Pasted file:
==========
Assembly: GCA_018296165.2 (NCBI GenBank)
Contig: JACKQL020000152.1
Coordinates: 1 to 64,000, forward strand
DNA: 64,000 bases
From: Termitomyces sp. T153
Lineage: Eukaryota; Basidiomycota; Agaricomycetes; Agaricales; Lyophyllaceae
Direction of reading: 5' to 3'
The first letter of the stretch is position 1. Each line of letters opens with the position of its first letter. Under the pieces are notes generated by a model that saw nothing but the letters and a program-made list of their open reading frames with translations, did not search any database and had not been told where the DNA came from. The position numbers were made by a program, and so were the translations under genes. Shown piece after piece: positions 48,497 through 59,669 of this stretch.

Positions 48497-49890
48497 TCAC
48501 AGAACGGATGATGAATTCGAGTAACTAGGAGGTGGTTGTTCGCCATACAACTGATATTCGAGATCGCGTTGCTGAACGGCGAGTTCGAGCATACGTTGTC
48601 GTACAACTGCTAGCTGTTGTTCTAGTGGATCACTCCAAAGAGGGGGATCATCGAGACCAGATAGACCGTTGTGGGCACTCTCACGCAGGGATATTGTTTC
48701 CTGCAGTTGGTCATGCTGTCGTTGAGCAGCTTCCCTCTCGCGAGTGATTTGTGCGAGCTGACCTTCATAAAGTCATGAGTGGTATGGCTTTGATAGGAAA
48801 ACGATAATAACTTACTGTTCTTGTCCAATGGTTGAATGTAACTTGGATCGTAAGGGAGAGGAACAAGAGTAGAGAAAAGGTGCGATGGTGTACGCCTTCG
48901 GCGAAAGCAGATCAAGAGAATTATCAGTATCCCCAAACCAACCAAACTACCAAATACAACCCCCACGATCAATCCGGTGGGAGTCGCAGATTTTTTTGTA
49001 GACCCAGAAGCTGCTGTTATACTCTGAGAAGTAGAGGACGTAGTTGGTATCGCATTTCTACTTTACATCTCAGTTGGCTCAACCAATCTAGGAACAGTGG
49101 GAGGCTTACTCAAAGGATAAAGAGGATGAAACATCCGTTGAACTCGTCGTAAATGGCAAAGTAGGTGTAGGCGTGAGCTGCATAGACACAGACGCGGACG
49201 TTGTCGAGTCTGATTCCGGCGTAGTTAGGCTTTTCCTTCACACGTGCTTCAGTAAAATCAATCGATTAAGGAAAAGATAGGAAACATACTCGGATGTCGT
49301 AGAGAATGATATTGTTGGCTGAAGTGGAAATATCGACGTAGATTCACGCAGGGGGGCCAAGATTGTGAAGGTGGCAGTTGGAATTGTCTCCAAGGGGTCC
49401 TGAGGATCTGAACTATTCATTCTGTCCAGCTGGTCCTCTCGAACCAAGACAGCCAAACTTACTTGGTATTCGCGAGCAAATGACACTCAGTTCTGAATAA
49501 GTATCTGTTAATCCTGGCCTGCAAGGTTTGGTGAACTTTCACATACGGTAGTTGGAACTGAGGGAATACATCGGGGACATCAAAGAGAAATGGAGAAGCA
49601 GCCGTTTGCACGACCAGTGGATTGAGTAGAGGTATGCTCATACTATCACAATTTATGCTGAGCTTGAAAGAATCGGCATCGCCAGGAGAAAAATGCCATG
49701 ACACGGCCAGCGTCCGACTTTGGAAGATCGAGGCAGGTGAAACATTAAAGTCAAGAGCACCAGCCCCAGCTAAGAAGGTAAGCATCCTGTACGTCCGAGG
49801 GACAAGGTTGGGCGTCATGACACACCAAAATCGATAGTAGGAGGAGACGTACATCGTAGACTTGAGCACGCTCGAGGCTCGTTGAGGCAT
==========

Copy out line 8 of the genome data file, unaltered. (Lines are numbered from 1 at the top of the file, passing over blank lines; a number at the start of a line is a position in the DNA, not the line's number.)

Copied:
The first letter of the stretch is position 1. Each line of letters opens with the position of its first letter. Under the pieces are notes generated by a model that saw nothing but the letters and a program-made list of their open reading frames with translations, did not search any database and had not been told where the DNA came from. The position numbers were made by a program, and so were the translations under genes. Shown piece after piece: positions 48,497 through 59,669 of this stretch.